Remote work options are a hot-button topic these days. With over 70% of people hoping to continue to find some flexibility in their workspace offerings, it’s time to get down to data in figuring out what those options really offer you.
Particular areas of impact
The uncertainty doesn’t end when your company chooses to offer remote work options. So if WFH is something you’re trying to make work for you, how do you decide what’s best for your work-life balance?
Whether you’re contemplating returning to the office, already have, or are just reflecting on the difference in experience, there are many factors to consider in relation to remote work.
For many companies, the metric for productivity has been observable for most of their corporate existence. Shifting to the measures of productivity as a reflection of output instead of observed effort is something that has been reinforced through remote work, especially when it became the only option for many companies to keep their employees working in the early days of the COVID-19 pandemic.
Measuring productivity, and encouraging it, are important considerations in WFH initiatives. Whether you are looking to optimize your own productivity or illustrate it to someone else, navigating the difference in measuring productivity in your office is important no matter where it’s located.
Office culture is undeniably different when it’s happening through virtual meetings and slack channels. Whether this is a good or bad thing remains to be seen. When most of your company culture is developed in a remote space, you have to be intentional with the way you build relationships and make connections.
Perhaps culture is more adaptable than we thought though. Meaningful connection is possible with your colleagues, clients, teams, or prospective sales negotiations when working remotely. Regardless of how this weighs for you, keeping culture in mind as you navigate the way you structure your work environment is critical, even for those who prefer to work alone.
Working from home has a unique scheduling side. You can be in and out of your personal life with the close of a laptop and the flip of a clock. For many people, it’s unclear whether this falls on the positive or negative side of their remote work equation.
On the upside, your working hours are exactly as expected and you have no lost hours to your commute. On the less sunny side, it’s that much easier to just finish off one more task at 9pm on a Saturday. This means that while there are fewer out-of-hours commitments outside of your working obligations. It also means that you have to be more intentional with the way you manage your time to preserve the boundaries around your roles and spaces while maintaining your productivity goals.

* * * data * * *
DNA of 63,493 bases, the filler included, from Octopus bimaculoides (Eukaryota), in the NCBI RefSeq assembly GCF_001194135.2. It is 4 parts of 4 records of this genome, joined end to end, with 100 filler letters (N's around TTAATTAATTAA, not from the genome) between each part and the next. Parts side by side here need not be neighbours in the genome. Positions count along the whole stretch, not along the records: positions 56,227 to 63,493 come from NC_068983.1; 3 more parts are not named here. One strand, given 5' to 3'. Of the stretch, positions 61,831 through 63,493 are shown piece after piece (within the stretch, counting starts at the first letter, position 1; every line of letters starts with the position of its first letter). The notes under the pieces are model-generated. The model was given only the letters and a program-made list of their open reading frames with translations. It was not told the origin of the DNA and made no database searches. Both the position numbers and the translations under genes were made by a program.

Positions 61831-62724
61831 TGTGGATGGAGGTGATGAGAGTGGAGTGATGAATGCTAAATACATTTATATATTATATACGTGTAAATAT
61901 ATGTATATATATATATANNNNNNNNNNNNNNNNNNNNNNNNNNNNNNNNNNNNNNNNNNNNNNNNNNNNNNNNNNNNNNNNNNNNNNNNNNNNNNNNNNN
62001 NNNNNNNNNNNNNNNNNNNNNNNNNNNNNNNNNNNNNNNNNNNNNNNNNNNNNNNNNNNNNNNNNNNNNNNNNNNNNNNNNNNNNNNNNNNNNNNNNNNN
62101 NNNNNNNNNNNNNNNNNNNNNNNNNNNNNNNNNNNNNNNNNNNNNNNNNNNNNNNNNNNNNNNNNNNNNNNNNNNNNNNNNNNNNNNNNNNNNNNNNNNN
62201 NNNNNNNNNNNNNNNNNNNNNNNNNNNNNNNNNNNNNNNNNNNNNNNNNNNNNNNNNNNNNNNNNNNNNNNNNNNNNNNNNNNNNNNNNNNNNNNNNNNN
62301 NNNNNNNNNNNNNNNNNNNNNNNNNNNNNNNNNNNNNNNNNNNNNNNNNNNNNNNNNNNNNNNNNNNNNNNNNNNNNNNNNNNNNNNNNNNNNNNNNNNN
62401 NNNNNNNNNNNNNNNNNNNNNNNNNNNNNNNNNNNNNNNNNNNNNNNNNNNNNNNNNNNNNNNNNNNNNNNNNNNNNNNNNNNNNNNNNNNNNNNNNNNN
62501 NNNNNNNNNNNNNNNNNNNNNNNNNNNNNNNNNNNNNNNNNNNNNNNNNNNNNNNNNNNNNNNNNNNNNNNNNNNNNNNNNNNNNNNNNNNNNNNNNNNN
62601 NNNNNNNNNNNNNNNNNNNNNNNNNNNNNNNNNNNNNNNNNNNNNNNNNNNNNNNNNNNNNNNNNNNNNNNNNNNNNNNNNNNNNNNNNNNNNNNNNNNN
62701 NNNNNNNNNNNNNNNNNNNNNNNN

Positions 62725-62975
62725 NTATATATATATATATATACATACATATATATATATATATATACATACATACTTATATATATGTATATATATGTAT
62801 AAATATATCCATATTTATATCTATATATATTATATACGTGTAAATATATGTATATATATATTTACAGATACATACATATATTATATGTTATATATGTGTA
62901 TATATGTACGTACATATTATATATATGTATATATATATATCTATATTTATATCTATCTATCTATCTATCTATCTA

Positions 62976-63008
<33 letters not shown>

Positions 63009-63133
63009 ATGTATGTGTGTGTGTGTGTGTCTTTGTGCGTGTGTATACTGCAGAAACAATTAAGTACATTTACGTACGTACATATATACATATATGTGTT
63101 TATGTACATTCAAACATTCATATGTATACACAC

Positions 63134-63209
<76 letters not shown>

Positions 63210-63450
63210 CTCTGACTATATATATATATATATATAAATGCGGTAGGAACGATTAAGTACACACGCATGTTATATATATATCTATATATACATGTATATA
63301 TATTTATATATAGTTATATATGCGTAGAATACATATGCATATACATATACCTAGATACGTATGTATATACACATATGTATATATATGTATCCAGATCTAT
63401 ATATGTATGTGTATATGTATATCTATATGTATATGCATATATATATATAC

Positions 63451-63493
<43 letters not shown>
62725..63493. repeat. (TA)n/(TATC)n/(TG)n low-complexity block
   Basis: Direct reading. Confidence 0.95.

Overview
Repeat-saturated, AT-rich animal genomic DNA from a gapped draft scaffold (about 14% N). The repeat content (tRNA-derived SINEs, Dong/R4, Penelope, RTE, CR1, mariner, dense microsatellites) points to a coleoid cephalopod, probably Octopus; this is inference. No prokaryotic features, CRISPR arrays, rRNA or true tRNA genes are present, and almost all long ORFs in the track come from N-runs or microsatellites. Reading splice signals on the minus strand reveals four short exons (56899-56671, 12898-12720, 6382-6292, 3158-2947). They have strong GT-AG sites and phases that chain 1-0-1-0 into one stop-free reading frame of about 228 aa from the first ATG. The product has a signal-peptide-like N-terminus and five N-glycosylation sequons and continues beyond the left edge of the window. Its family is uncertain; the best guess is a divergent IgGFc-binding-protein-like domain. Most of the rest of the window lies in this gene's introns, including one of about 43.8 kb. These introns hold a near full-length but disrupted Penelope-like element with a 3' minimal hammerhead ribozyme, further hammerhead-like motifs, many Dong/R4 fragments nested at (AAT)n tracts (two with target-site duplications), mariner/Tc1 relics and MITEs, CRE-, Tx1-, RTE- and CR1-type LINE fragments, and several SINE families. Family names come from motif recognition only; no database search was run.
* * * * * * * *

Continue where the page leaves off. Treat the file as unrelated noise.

Positive – Negative – Neutral
Like an atom, most decisions are made up of multiple parts with different charges. The list below is broken into three sections for simplicity: positive, negative, and neutral considerations for remote work.
While the items on it have been categorized for an at-a-glance view of considering what matters most to you in striking an effective work-life balance, your own needs may mean the items shift columns.
- Higher overall productivity
- Less time commuting
- More schedule flexibility
- Lower carbon footprint
- Savings on travel expenses
- Less effective communication
- Limited information access
- Access to tech facilities limited
- Social isolation
- Less separation of work and home life
- Corporate offices are likely to become smaller, less prominent
- Multiple timezone teams more likely
The neutrality of timezones and size of offices may be more or less relevant depending on your industry or the size of the office. Some companies are opting to offer smaller office space with amenities like conference rooms and larger tech systems (like 3D printers or copiers).
Other items that may impact where you categorize things on your lists are wifi reliability, privacy in your living space, the cost/reliability of transportation, and team communication needs.
Look at all sides
Take a look at some of the key highlights and drawbacks of WFH can help you find clarity and peace of mind in striking the right balance in your life. It’s helpful to think of working from home with a less polarizing lens when you’re trying to weigh up its impact on your life. At StressSolutions, we use a therapy technique called Dialectical Behavioral Therapy (DBT). We like to describe it as “walking in the middle” between acceptance and change.
When you’re thinking about remote work, an approach that centers on intentional duality can be helpful. For many people, there are aspects of remote or office work that will inevitably be the deciding factor. That factor, and the weight of it in your own work-life balance, will look different for everyone.
Making decisions about your work environment can be just as challenging as making decisions about schedules and commitments, but it can also be just as rewarding. When you strike the work-life.